Shortly after I left there were the two big developments everyone was waiting for: the American air drop of KRG supplied weapons and aid and the Turks caving (though through a compromise of sorts that keeps the PKK isolated) whereby they will allow the KRG’s peshmerga into Kobane to reinforce the YPG/YPJ while not specifically allowing the PYD to send in its own people. The transfer of pehsmerga through Turkish territory still has not happened and the air drop was examined because some materiel fell into the hands of IS.

Click this image to read the full article.

Click this image to read the full article.

As the Turks have stayed steadily non-confrontational, the global Kurdish community has been politically mobilized over the plight of Kobane and the U.S. and most of the GCC states have intervened with air power in Syria in a broader anti-IS campaign (though Kobane has been almost an entirely American effort in terms of air strikes).

Errant mortars from IS positions land with some frequency on Turkish soil but for now, Ankara wouldn’t dare invoke NATO’s Article 5 protocol regarding an attack on a member state.

A mortar launched from inside Kobane lands in Mursitpinar, Turkey. ©2014 Derek Henry Flood

A mortar launched from inside Kobane lands in Mursitpinar, Turkey. ©2014 Derek Henry Flood

There has been some chatter that the so-called peshmerga are in fact Iraqi Kurdish-trained Syrian nationals although this was quickly denied by Fuad Hussein, KRG President Massoud Barzani’s chief of staff, who made a press statement that those headed toward Kobane would include solely Iraqi nationals.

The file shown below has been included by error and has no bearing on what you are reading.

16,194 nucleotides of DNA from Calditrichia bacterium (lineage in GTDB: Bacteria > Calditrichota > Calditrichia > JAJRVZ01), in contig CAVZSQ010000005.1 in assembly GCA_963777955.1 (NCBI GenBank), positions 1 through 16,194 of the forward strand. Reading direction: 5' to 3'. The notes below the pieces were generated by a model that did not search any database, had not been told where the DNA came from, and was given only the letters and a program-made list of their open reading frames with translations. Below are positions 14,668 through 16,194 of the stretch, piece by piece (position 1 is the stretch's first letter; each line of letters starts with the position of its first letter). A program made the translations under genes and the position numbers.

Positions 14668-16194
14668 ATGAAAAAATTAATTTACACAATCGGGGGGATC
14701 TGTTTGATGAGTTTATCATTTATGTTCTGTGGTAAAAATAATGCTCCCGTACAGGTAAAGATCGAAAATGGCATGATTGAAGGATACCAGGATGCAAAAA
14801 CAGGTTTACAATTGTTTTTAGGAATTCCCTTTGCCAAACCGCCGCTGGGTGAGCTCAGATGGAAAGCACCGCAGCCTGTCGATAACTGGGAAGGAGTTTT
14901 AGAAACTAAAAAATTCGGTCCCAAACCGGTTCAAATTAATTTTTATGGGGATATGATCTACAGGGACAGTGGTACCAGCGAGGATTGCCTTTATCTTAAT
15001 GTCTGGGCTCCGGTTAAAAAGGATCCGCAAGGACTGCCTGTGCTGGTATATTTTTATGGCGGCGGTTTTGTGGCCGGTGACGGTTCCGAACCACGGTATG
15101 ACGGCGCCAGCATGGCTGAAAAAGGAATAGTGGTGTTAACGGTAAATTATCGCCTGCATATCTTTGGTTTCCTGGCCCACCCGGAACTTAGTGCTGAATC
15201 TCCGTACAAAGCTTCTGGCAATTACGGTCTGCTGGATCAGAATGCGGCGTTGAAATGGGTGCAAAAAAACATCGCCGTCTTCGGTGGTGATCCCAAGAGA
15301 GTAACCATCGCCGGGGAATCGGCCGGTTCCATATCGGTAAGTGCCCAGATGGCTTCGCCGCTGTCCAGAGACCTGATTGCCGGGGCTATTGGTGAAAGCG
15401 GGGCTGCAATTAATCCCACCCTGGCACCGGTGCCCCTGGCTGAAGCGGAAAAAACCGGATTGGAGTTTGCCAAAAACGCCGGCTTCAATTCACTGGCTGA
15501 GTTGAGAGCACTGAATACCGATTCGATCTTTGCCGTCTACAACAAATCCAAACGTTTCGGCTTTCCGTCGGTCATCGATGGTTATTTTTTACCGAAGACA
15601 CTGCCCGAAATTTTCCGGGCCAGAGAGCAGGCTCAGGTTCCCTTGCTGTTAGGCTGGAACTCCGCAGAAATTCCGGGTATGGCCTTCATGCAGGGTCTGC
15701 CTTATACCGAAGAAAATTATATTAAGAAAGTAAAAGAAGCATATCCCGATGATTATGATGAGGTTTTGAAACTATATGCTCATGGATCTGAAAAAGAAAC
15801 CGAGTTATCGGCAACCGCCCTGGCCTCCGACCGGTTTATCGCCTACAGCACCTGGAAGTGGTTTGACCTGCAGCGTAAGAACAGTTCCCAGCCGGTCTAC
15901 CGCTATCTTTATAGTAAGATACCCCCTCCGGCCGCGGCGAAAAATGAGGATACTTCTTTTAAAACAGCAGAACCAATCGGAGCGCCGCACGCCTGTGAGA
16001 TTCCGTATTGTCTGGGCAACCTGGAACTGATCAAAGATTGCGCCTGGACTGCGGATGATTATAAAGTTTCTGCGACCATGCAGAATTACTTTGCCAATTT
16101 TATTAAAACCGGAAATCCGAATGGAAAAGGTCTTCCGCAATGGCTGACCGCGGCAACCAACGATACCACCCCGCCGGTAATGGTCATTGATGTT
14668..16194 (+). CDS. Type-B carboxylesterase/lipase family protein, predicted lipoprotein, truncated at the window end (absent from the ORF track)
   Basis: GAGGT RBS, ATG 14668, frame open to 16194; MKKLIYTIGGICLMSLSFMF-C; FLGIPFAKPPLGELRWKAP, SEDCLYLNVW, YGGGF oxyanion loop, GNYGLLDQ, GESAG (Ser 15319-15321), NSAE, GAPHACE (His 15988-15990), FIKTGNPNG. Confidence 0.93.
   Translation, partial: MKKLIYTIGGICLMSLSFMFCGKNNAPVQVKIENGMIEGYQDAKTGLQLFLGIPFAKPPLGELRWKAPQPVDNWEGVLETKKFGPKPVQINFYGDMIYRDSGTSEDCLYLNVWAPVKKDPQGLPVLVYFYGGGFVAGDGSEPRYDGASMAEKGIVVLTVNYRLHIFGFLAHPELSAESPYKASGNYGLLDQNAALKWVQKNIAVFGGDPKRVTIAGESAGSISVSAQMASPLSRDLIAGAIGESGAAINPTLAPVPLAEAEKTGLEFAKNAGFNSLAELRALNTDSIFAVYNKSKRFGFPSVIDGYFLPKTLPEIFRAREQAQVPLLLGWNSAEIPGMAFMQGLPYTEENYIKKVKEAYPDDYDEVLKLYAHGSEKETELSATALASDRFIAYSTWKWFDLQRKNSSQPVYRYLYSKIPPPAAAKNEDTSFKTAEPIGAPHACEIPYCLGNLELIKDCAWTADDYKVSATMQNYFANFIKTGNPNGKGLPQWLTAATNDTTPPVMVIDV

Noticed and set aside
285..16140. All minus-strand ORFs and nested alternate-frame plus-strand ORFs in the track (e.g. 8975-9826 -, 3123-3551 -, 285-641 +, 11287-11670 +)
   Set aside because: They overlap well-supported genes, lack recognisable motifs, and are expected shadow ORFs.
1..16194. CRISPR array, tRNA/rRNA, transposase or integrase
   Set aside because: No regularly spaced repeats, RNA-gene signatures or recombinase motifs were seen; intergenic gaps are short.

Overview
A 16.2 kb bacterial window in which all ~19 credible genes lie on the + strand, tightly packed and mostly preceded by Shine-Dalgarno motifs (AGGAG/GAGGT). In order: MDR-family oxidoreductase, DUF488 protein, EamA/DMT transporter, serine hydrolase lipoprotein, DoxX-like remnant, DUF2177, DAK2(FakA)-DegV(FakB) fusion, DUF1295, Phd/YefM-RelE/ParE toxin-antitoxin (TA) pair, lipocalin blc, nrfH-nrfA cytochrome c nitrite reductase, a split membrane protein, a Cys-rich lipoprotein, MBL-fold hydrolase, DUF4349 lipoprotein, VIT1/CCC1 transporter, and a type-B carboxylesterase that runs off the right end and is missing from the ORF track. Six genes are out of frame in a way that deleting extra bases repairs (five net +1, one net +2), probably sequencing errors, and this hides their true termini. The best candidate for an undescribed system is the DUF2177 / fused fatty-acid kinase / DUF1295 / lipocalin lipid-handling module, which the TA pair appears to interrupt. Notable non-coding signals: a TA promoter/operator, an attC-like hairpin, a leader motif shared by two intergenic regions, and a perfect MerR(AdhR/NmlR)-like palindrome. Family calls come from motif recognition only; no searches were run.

One recurring thought I had during my nights in dark, lonely Gaziantep which were only made bearable by ultra friendly hotel staff I could make furtive small talk with was how much the Syrian war has changed Turkey itself. Turkey has let itself become extremely vulnerable to the potential of salafi-jihadi mass casualty terror attacks. While Ankara’s focus is still on the threat posed by the PKK and the three decades of on and off asymmetrical warfare with rural insurgency coupled with urban terrorism, the difference between IS and the PKK is that the PKK is an inherently rational actor. If Apoists were not rational, there would be no ongoing peace process to speak of.